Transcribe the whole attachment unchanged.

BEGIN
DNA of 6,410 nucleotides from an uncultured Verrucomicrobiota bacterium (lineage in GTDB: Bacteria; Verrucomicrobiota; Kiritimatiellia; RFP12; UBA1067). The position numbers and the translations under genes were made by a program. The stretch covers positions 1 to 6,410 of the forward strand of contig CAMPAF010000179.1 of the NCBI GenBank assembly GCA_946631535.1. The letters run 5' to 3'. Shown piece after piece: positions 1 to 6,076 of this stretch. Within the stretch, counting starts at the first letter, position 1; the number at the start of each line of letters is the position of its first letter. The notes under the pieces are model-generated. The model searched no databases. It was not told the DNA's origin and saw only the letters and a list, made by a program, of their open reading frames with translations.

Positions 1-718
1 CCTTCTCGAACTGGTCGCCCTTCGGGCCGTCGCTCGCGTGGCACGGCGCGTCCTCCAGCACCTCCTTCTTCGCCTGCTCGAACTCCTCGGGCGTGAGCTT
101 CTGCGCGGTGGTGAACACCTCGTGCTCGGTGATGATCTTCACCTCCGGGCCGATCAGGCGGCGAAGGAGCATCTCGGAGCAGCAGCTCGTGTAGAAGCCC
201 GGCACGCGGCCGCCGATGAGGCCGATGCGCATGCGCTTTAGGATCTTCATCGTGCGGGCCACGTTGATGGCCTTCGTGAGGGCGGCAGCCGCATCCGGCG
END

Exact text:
DNA of 6,410 nucleotides from an uncultured Verrucomicrobiota bacterium (lineage in GTDB: Bacteria; Verrucomicrobiota; Kiritimatiellia; RFP12; UBA1067). The position numbers and the translations under genes were made by a program. The stretch covers positions 1 to 6,410 of the forward strand of contig CAMPAF010000179.1 of the NCBI GenBank assembly GCA_946631535.1. The letters run 5' to 3'. Shown piece after piece: positions 1 to 6,076 of this stretch. Within the stretch, counting starts at the first letter, position 1; the number at the start of each line of letters is the position of its first letter. The notes under the pieces are model-generated. The model searched no databases. It was not told the DNA's origin and saw only the letters and a list, made by a program, of their open reading frames with translations.

Positions 1-718
1 CCTTCTCGAACTGGTCGCCCTTCGGGCCGTCGCTCGCGTGGCACGGCGCGTCCTCCAGCACCTCCTTCTTCGCCTGCTCGAACTCCTCGGGCGTGAGCTT
101 CTGCGCGGTGGTGAACACCTCGTGCTCGGTGATGATCTTCACCTCCGGGCCGATCAGGCGGCGAAGGAGCATCTCGGAGCAGCAGCTCGTGTAGAAGCCC
201 GGCACGCGGCCGCCGATGAGGCCGATGCGCATGCGCTTTAGGATCTTCATCGTGCGGGCCACGTTGATGGCCTTCGTGAGGGCGGCAGCCGCATCCGGCG